But, yes, there is some touting (your definition) in this business as well. I cannot deny that. We've all been paid, are being paid, to teach what we've learned. I've never been paid as much as an Anusara instructor. At least not monetarily. 😉
    Thanks for the humor.

  33. Micah says:

    Thank you Michelle. Please see my comments below regarding silence. I salute you in your dogged individualism. I am not a proponent of following false prophets, even true ones. "Learn the teachings and leave the teacher be." Careful using the word "just" before the "word" breathe. For me, the breath, sacred and given has been the teacher.
    ~Blessings

  34. Micah says:

    "Unfriend", I would like to address your comments. Feel free to disclose your identity. You can also email me directly at micah@vitalyoga.org

  35. Micah says:

    Livia,
    I appreciate your comments regarding yoga's journey, collective or individual. My belief is that it is somewhere between, an intricate weave, which I won't feign to understand. What I have realized is that in my reflection, there you are, and in order to see myself more clearly, I must see you more clearly. I believe that skill we hone on our mats, etc. And, I agree, the transformations are rarely silent.
    ~Blessings

  36. anon says:

    I truly feel that everyone is entitled to their own opinions however who are we to to judge others opinions! Vital Yoga is a wonderful studio full of genuine and authentic people who live their lives with the highest respect. Perhaps they felt that they should practice the true intentions of a yogi by practicing Ahimsa and allowing a refuge for John. Regardless of your opinions of John Friend, you cannot judge others without standing up to the say backlash you are giving.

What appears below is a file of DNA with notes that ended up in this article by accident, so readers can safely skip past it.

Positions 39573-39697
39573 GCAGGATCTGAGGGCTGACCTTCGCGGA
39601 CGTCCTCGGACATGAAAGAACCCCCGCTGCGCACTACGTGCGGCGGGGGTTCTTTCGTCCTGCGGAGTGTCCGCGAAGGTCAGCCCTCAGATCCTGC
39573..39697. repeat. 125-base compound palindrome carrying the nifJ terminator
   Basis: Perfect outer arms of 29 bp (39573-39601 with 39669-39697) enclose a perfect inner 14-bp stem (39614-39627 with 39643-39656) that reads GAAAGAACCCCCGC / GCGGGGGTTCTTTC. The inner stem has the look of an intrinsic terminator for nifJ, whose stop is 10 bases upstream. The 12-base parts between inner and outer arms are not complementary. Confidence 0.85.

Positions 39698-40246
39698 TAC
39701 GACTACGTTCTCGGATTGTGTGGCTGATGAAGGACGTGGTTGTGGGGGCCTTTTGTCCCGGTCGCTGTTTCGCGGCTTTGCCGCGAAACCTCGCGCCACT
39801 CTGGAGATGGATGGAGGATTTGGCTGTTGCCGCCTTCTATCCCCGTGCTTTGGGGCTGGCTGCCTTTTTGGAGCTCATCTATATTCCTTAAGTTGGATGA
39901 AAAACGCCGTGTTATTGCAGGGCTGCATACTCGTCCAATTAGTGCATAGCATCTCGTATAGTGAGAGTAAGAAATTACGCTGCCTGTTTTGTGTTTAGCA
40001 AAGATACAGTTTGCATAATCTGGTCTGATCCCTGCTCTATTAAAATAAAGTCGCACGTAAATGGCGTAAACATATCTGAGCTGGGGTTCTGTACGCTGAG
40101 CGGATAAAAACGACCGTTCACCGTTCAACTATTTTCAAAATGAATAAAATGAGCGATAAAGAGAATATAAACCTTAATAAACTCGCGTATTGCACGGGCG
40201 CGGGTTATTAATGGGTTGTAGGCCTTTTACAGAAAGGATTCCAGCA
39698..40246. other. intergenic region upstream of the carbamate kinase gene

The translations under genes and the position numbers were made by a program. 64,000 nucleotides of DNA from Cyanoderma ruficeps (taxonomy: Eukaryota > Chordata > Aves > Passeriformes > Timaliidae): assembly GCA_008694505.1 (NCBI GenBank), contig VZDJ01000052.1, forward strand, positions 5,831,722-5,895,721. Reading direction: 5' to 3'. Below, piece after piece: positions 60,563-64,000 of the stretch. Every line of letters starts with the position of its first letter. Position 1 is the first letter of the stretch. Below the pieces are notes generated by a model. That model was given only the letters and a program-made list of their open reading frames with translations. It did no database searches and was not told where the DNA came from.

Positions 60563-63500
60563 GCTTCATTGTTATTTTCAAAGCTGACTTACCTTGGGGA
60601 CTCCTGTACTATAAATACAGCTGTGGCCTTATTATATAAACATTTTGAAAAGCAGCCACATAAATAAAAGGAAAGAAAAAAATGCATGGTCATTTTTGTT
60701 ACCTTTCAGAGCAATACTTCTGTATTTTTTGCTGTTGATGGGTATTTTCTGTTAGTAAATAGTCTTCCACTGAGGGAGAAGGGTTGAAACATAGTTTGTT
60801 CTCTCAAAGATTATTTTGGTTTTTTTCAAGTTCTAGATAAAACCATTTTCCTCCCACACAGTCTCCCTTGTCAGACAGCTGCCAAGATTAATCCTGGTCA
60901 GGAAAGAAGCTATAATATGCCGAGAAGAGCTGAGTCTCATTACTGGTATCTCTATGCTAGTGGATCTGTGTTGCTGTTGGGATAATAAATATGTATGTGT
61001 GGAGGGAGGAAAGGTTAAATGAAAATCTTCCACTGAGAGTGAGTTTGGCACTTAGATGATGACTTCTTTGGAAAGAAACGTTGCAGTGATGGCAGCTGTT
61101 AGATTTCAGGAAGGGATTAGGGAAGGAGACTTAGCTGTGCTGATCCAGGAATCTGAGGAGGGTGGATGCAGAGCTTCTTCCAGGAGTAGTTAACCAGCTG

37. Mike Hunt says:

    Oh God give me a break! The best thing to come out of this is the illustration that the majority of yoga " practitioners" or "yogis" in the western world are really just a bunch of white, self obsessed narcissistic women wearing expensive lululemon yoga clothes exercising and feeling a smug " spirituality." A little ego inflation by a middle aged puffy guru and sticking a handstand in the middle of the room and BAM you're there! God help them all…….

  38. Micah says:

    Mae, I wrote the entire article from beginning to end with a candle and a cat on the lap. Same voice…maybe just a rising crescendo near the end for affect. I was sincere. I'm sorry you didn't think so.
    ~Blessings

  39. Micah says:

    Thanks for asking. He did not. But I did send it to him as well as a few others in my life for feedback. John actually clarified a point near the end about it being dissonance in the "hatha" yoga community rather than ubiquitous. I added that edit. He also added the link to his description of the Roots yoga style.
    ~Blessings

  40. Micah says:

    Bernadette, thank you for your comments. I address this below. I was not advocating silence regarding abuse-rather a more discerning and faster response. And when abuse happens, as seems to be the paradigm, for there to be accountability on the part of those who feel perpetrated against. Speak to any victim: this is when true healing becomes possible. I appreciate your voice. Have you spoken with John?
    ~Blessings

  41. Micah says:

    Tracy, thank you.